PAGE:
$93 Main Line Drain Clearing Get Offer

$93 Main Line Drain Clearing Get Offer

$93 Main Line Drain Clearing Get Offer

What Happens if Your AC Coils Are Dirty?

The heavy, humid air here in Florida carries more dirt and dust, which is bad news for your air conditioner. If your AC isn’t regularly cleaned, all that extra dust and dirt can eventually settle into the unit and coat the outdoor and indoor coils.

Although it’s tempting to believe that a little dirt is harmless, the opposite is true when it comes to HVAC equipment. If your AC coils are dirty, you’re likely to experience several issues with your air conditioner, such as:

  • More Frequent Breakdowns
  • Higher Energy Bills
  • An Uncomfortable Home
  • A Frozen Evaporator Coil

To help you understand the importance of regular AC cleaning and maintenance, let’s explore these potential issues in more detail.

If your AC coils are dirty, a licensed HVAC professional at Red Cap can provide comprehensive AC system checks to make sure your AC is clean and running safely and smoothly.


Issue #1: More Frequent Breakdowns

If your coils are dirty, they won’t be able to work properly and your AC will work longer and harder than it should. The more your AC strains, the more likely it is that your AC will break down.

There are two different types of coils located in your air conditioner: the evaporator coil and the condenser coil.

Evaporator coil and air handler

The evaporator coil is located in your indoor AC unit near the air handler. As warm air is absorbed by the indoor AC unit, it is blown across the evaporator coil. The evaporator coil holds the chilled refrigerant, which absorbs the heat from the air to dump outside. If dirt builds up on your AC evaporator coil, it essentially becomes a barrier for the coils being able to absorb much heat. Therefore, all that extra heat just continues to circulate inside your home.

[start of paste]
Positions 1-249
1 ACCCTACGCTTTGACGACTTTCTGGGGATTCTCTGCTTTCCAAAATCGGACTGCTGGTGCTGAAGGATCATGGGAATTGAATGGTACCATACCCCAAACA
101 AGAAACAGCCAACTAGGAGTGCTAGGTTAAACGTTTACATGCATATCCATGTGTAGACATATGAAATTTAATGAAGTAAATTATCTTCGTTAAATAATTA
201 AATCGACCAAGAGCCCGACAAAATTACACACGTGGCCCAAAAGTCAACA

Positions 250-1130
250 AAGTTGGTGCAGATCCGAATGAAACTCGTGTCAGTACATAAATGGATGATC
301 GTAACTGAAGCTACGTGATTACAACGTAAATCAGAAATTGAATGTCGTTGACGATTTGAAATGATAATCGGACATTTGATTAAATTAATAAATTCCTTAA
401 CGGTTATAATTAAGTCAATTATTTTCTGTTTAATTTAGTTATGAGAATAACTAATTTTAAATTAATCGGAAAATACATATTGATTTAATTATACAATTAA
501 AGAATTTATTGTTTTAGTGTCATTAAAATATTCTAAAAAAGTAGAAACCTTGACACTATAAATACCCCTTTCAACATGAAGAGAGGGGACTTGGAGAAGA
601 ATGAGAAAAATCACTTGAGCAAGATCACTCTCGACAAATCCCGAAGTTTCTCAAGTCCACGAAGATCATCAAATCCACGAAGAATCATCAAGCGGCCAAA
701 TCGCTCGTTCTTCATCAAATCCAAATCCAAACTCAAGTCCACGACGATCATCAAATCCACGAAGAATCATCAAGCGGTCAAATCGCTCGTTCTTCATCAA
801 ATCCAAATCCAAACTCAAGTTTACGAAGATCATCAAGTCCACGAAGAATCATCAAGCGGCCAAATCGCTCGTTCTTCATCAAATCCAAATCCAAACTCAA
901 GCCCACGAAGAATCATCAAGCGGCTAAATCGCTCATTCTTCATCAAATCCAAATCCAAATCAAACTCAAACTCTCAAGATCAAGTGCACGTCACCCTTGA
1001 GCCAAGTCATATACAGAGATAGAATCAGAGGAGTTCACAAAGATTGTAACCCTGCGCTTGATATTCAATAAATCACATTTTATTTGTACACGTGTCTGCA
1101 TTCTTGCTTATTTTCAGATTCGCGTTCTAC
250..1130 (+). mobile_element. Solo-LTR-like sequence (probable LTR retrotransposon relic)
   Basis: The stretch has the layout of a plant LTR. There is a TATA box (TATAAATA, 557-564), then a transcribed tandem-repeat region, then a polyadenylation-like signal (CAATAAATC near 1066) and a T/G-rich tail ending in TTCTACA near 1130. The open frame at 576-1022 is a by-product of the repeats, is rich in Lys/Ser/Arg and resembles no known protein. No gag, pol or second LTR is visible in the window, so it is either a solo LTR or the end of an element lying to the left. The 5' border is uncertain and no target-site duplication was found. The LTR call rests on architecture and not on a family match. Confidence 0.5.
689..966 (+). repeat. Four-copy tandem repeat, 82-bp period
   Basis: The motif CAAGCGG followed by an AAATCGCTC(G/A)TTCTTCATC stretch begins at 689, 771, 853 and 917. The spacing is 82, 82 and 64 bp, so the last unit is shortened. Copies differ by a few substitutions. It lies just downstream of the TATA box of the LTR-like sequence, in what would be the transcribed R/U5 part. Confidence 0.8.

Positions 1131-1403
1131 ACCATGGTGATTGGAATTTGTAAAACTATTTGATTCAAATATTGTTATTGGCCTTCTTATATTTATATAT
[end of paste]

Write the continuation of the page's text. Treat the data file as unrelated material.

Condenser coil

The condenser coil is located in your outdoor AC unit. Its job is to release the heat outside after it’s carried out of your home by the refrigerant. However, if the coil is covered by a thick layer of dirt, the heat will be trapped and the air blowing back into your home will be warm.

Now that you know there are two coils in your AC that can get dirty, let’s get down to the main issue: In both of these scenarios, dirt buildup on your AC coils forces the system to run much longer because it’s not as efficient at cooling your home’s air as it should be. The extra wear and tear on your air conditioner means it’s more likely to break down in the future.

Issue #2: Higher Energy Bills

Dirt will make your AC less efficient, which means you’ll have higher energy bills each month.

Dirt buildup on your AC coils will make it difficult for the system to absorb and dump heat, causing the system to be less efficient. You may even start to feel like your AC is running constantly.

Naturally, when your AC needs to run longer, it uses more energy. This means you’ll pay more to cool your home and the hottest summer months in Florida may suddenly become a huge financial strain.

Issue #3: An Uncomfortable Home

Dirty AC coils make it more difficult for your air conditioner to cool your home.

Air conditioners don’t create cool air. Instead, they extract the heat and humidity from the air inside your home. Unfortunately, AC coils that are covered in dirt will insulate your system and prevent it from releasing the heat it extracts. As a result, that warm air will continue to circulate and your AC will struggle to get rid of it.

When your air conditioner isn’t working properly, you’ll feel it. Your home will get more hot and humid than normal—especially in the middle of a Florida summer. So it’s best to make sure to get your AC coils cleaned so you stay comfortable in the summer.

Issue #4: A Frozen Evaporator Coil

When an evaporator coil is very dirty, it can’t absorb the warm air blowing over it. Without any warm air to counteract the refrigerant (a very cold chemical agent) inside of it, the coil can freeze over.

A frozen evaporator coil is never a good thing. If your coil remains frozen while your air conditioner runs, it will put too much strain on your system and could cause extensive damage. Your AC compressor is particularly vulnerable to damage if your evaporator coil is frozen because it can overheat and burn out.

If your evaporator coil is frozen, you should turn off your AC immediately and call a trusted HVAC professional. Signs of a frozen evaporator coil include:

  • Ice Around the Outdoor Refrigerant Line
  • Puddles of Water Near the Blower Unit
  • Warm Air Coming Out of Your AC
  • AC Running Constantly

Learn more in our “How to Unfreeze Your AC: What to Do If You Have a Frozen Evaporator Coil” blog.

Avoid Costly Breakdowns: Have Your AC Cleaned and Serviced by Red Cap

Who knew dirt could cause so many issues for your air conditioner? Fortunately, keeping your AC clean is easy with annual maintenance and AC system checks. At Red Cap Plumbing and Air, we treat our customers like family and we’ve been helping Florida homeowners maintain their air conditioners for years. We would love the opportunity to earn your trust too. Contact us today to schedule your AC service.

Related Reading